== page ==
We don’t take advantage of a lot of features of the blockchain, but that’s okay. I mean, when someone buys a truck, do they use every single feature in the truck? Probably not; they use the ones they care about. So we use the features of the blockchain that we care about, and the rest doesn’t matter to us as much.

Braun: Have you experienced any resistance to change in the art world? What sort of feedback have you gotten from galleries?

McConaghy: It’s a distribution, like in any field. When you’re dealing with digital art, the leading digital artists of the world tend to be technologists. So they’re very open to this idea, especially due to the fact that they’ve been feeling that pain. The digital artists have collectors who have been establishing & collecting their work over the years, and then the galleries see that these artists and the collectors like this, so they agree to go along with it. The gallerists & the collectors tend not to be technologists as much, so it takes time, but it’s a very easy system to accept.

In art, what matters the most is provenance, the history of ownership. If you don’t know the provenance, you don’t have anything. You might as well have a fake. And what ascribe brings is a way of having perfect provenance. It went from zero provenance (that’s what we had before for digital art) to near perfect provenance. That’s actually a very useful thing, so it’s easier for people to accept.

Braun: What challenges have you faced so far, and are there any challenges you anticipate for the future?

McConaghy: Education takes time. The digital artists get it. The collectors & the gallerists? They’re coming along. There are others in the ecosystem too –  archives, museums, TV stations, all sorts of auction houses… Overall, for this sort of system to work, you have to be working with different sorts of players from across the board. And different organizations have different levels of understanding. There’s been a lot of talk about blockchain, especially in this past year, so there’s a lot of curiosity. But education is definitely the biggest challenge.

In terms of technology, using the blockchain is fairly straightforward, so that’s no problem. But the center of what we do is making intellectual property easy to use. To do a good job on that, we’ve brought on a full-time IP lawyer who works out different licensing agreements as needed for the different customers that we deal with. That took some learning on our part.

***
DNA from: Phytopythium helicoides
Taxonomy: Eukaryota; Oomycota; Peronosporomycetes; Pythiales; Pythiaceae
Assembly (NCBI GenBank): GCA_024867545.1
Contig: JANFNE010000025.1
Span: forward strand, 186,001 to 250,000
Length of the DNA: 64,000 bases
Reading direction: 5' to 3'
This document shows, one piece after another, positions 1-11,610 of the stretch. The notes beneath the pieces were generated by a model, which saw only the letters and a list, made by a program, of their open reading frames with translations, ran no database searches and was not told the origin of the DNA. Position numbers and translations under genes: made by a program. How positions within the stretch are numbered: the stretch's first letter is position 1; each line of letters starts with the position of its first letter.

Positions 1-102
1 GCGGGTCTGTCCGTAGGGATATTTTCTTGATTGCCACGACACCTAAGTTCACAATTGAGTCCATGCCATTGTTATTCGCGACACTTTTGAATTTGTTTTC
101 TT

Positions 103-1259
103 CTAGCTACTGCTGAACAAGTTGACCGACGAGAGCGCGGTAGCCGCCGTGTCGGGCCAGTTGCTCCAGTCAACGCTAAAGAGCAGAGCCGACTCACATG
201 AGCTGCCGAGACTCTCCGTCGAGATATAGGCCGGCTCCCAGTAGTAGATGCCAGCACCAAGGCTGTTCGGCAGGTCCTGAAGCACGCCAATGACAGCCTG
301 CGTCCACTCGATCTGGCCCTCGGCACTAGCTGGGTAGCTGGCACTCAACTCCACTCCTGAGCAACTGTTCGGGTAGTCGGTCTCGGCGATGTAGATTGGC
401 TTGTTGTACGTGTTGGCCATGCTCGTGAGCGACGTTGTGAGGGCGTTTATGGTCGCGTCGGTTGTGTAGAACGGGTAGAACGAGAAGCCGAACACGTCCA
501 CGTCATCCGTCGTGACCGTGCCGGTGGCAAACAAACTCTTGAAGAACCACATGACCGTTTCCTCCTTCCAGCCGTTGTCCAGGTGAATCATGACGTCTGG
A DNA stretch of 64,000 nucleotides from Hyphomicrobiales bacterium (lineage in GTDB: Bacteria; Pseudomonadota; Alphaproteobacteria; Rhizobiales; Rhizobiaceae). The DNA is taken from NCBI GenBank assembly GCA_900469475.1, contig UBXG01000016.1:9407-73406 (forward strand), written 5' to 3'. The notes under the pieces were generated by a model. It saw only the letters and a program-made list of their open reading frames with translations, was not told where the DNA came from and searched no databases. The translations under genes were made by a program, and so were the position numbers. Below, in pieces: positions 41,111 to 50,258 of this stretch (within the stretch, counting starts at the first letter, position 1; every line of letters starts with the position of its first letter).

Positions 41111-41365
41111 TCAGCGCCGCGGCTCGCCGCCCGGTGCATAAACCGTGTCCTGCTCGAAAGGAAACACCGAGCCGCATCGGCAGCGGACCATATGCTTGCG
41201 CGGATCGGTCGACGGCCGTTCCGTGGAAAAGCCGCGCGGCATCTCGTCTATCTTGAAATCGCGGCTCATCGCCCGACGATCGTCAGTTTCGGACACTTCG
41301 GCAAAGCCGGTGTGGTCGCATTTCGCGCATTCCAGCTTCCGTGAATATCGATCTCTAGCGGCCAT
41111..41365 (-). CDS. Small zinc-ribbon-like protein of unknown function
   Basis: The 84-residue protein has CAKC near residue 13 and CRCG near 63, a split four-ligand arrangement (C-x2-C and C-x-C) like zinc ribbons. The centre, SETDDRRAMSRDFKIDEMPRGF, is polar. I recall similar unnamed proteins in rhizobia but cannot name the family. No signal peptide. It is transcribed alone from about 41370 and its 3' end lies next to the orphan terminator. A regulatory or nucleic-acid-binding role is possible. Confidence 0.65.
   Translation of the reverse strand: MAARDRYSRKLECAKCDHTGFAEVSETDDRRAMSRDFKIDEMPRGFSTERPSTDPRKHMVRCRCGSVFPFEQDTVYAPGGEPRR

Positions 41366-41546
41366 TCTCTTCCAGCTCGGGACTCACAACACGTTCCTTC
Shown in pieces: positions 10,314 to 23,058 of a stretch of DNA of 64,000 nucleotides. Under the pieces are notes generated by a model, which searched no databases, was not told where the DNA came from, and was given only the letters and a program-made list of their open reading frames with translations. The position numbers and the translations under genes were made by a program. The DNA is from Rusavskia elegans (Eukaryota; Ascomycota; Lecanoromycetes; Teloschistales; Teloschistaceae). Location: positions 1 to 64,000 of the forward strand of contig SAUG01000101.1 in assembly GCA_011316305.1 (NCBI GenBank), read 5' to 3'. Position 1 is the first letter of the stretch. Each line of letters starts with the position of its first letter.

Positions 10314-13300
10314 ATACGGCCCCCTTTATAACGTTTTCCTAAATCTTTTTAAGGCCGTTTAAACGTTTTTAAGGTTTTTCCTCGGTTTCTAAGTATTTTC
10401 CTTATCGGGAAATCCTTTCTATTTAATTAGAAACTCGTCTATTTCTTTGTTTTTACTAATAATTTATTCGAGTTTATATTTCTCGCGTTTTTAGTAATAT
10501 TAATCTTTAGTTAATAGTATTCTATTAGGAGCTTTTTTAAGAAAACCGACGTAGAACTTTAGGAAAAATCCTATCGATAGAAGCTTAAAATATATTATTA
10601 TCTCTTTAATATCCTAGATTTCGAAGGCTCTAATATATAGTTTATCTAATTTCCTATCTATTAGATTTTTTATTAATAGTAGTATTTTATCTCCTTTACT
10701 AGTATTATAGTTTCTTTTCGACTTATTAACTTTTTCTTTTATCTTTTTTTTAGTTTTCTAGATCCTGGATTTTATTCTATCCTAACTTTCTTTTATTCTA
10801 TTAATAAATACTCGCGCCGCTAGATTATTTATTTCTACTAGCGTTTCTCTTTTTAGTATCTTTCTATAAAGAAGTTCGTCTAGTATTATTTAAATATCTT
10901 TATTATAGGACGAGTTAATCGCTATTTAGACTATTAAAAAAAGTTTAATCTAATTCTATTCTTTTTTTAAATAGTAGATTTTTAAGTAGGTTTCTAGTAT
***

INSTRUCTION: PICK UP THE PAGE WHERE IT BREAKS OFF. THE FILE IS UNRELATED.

Braun: Can you tell me more about ascribe’s partnerships?

McConaghy: Sure! Overall, we’re starting with digital art, but we’re not ending on digital art. Digital artists are really feeling the pain, so it’s a good thing to have as our initial place to work. But in a more broad sense, if you think about the internet itself, there is copying everywhere. If I want to use an image that I find on the internet, how can I actually use that image? How do I find the person to license it from? If I go to a stock photo site, they only have their subset of photos.

When I’m searching for images to use, I usually do restrict it to the stuff that can be used free for commercial use, images with Creative Commons licenses. We’re very happy to be working with Creative Commons France and other Creative Commons organizations. If I create something and then declare it’s Creative Commons licensed in a particular way, how do I declare that? Where do I put that? You can actually declare it now with ascribe. You can etch that information into the blockchain.

Within the art world itself, we have worked with many art prizes. We’ve created a system where there’s a way for artists to register their work with ascribe and submit to the art prize at the same time. It’s been sort of a win-win-win for everybody. It makes it easier for artists to submit their work in a secure fashion that they trust. It makes it easier for the art prize folks to do the judging. And for us, we acquire new users. We’re pretty happy with that.

Braun: I saw that ascribe has also held a three day hackathon to develop companies on top of the ascribe platform. Have there been any projects using ascribe that really excited you?

McConaghy: Every single project [at the hackathon] really impressed me. We limited it to twenty-five people, and it was basically half artists and half technologists. And many of these artists were also technologists, and vice versa. The team that won was a group of both artists & hackers (and even a lawyer). Their whole project was the idea of a single piece of artwork that can be shared with multiple owners – how do you do that? They used the ascribe mechanics of limited digital editions. For example, they’d have a single art piece with a thousand different owners. And every single owner is built into the ascribe mechanics using the blockchain to have the history of ownership. It’s sort of like shares in a work. It really works for digital, right? It’s harder for physical, because everyone wants to have that single painting in their room, but with digital, it works perfectly.